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The Fatal Bullet: The Assassination of President James A. Garfield (A Treasury of Victorian Murder) Paperback – April 1, 1999
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Copyright 1999 Cahners Business Information, Inc.
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Guiteau was basically a loser in life and had even served time in jail. He was constantly skipping out on creditors and and he showed signs of mental illness. He was dillusional and thought that Garfield would apppoint him to an ambassadorship. He literally stalked both Garfield and Secretary of State Blaine in an attempt to secure the appointment. When it was not forthcoming, he stalked Garfield (this was in the days before the secret service) until he had the opportunity to shoot the President.
The wound caused a rupture in an artery but an aneurism sealed off the opening so he did not bleed to death. Garfield lingered for many weeks until the aneurism ultimately ruptured and Garfield died. The location of the bullet had not been located and the aneurism had gone untreated. Today, Garfield's condition would have almost certainly been diagnosed through an MRI and he may have survived delicate surgery which would have saved his life.
In reading history, we generally get a line or two about Garfield being assasinated by a "disappointed office seeker." It was enjoyable to learn more about this event, particularly in such an unusual literary format.
Geary's wonderfully cartoony art is reminiscent of claymation; it gives a true illusion of depth and form. He is truly one of the underrated geniuses of the Comic art form. His meticulous research gives us many interesting facts, such as The President being allowed to walk around Washington D.C. unescorted (No Secret Service yet), Abraham Lincoln's son's association with Garfield, and too many others to count. Do yourself a favor- read the book!!
The assassination took place just 16 years after Lincoln's death in Ford's Theatre and the details in Garfield's case pointed to the same mistakes that allowed Lincoln to be assassinated. Garfield had no escort, he walked about Washington D.C. by himself, unguarded. Guiteau followed him on a couple of occasions! On the fateful day, Garfield was taking the train for his holidays, walked through the waiting room with one of his ministers and his two sons, allowing Guiteau free access to stand up from one of the waiting room seats and shoot him as he passed! Amazingly it would take a third Presidential assassination - that of William McKinley in 1901 - for Congress to give the President an official guard, the Secret Service.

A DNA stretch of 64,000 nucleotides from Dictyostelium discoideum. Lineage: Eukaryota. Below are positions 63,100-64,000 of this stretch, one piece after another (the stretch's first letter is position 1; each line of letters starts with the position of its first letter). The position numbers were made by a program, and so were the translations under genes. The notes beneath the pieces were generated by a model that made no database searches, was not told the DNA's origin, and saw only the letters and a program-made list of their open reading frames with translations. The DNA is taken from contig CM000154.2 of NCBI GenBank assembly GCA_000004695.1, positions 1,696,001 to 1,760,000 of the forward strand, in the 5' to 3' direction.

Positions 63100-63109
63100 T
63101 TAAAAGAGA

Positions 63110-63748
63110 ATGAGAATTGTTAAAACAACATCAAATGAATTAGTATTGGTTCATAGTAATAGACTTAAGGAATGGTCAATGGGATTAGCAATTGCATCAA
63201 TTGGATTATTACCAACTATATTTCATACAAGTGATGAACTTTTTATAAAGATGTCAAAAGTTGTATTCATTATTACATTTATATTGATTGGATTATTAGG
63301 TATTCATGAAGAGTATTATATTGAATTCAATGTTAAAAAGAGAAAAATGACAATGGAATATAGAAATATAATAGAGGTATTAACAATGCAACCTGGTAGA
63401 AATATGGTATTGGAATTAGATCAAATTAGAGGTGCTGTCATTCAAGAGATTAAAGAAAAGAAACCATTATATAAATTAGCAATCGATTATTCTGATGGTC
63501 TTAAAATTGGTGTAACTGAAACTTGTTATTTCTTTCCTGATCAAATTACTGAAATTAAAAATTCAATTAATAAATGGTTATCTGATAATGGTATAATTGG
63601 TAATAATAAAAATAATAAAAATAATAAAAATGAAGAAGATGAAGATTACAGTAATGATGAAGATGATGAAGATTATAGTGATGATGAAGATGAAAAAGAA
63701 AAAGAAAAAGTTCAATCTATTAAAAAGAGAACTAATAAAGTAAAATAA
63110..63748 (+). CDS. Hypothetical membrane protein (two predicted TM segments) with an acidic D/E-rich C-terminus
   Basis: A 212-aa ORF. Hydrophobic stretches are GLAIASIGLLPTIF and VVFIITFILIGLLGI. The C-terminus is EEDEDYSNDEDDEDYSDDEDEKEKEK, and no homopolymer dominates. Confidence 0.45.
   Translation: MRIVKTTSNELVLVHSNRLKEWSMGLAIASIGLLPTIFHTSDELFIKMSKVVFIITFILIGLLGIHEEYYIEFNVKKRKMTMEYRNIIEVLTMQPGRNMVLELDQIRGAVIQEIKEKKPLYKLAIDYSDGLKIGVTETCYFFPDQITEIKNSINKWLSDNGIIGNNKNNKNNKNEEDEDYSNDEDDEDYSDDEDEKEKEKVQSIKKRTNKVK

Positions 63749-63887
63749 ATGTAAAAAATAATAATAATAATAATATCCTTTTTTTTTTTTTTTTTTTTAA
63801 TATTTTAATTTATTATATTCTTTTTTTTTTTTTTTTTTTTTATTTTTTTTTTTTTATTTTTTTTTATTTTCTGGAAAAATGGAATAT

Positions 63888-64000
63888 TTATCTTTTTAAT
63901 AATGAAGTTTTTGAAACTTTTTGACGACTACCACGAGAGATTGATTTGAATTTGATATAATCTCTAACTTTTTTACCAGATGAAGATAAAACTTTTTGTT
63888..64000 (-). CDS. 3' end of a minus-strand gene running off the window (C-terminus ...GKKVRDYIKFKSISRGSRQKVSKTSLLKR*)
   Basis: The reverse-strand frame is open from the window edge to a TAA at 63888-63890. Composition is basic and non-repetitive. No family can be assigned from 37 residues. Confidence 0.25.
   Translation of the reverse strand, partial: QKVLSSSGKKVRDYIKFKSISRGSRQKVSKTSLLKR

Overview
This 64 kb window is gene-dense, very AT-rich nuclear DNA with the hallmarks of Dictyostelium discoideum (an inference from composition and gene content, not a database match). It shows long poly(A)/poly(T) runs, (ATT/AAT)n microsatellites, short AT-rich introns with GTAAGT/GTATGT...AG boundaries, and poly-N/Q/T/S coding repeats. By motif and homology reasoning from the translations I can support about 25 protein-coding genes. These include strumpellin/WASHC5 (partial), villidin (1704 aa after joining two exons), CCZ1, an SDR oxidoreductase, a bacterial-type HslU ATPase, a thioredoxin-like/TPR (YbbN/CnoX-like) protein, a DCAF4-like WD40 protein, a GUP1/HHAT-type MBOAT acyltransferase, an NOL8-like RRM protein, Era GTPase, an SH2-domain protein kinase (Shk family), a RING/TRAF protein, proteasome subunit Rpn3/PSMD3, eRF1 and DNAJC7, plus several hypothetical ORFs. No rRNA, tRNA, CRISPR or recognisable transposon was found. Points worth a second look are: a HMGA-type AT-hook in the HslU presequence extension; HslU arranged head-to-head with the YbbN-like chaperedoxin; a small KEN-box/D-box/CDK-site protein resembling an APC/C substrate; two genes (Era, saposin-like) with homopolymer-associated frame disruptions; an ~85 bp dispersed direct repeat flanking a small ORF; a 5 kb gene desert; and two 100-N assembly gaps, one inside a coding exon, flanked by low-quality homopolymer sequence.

Geary tells the story in a strange way by comparing the lives of Garfield and Guiteau. Showing where one had a strong will to study and for hard work, and the other didn't, how people (in his eyes) are made either great or not. The story here isn't as compelling as Geary's other book on Lincoln's assassination with the background being less desperate and the assassin Guiteau acting alone on his own bizarre ideas. He was a deeply religious man who believed the "Deity" had told him to kill Garfield and somehow believed this act would lead to a consulship in Paris. Strangely, it didn't.
The other interesting point is the lack of medical knowledge at this time.Read more ›
To summarize: the nation, which in recent times had dealt with the horrors of President Lincoln's assassination was once again shaken to its core the summer of 1881. On Saturday, July 2 in the near empty waiting room of a train depot, the twentieth U.S. President, Republican James Abraham Garfield was shot in the back. It would take a grueling two months before the President would succumb to his injury.
The assassin, one Charles Guiteau was quickly apprehended. He announced that he bore no ill-will toward the President but that his death was a "political necessity." During his trial Guiteau defended himself proclaiming to be an agent of deity. He would go on to state that the President's physicians should bear the burden of his death. He reasoned this because of the fact that they had decided the wound the President had suffered was not, in fact fatal and that he would soon recover. Guiteau was convicted of the assassination by a jury and was executed by hanging on June 30, 1882.
What sets Geary's book apart from other historical works is that it was written in a graphic novel. With illustration reminiscent of a comic book, Geary's book sets out to explore the Garfield assassination as well as to take a closer look at the events leading up to this significant point in the two men's lives.
Geary examines certain similarities in both lives. Some of these included are in regards to their home regions, the fact that both were the youngest in their family, both considered clergy as a career and that both were drawn to the law and politics.
Robert Frost wrote of two roads that diverged in the wood.Read more ›
Most Recent Customer Reviews
I think that all of Rick Geary graphic novels should be required reading at all
freshman classes nationwide. Read more
This book was interesting to read, and I learned about the history of Garfield, as well as that of his killer. Read morePublished on January 4, 2011 by Debra Wilson
Admittedly, not everyone will be drawn to a "comic book" version of the events surrounding the assassination of President Garfield. Read morePublished on July 21, 2010 by Thomas Quale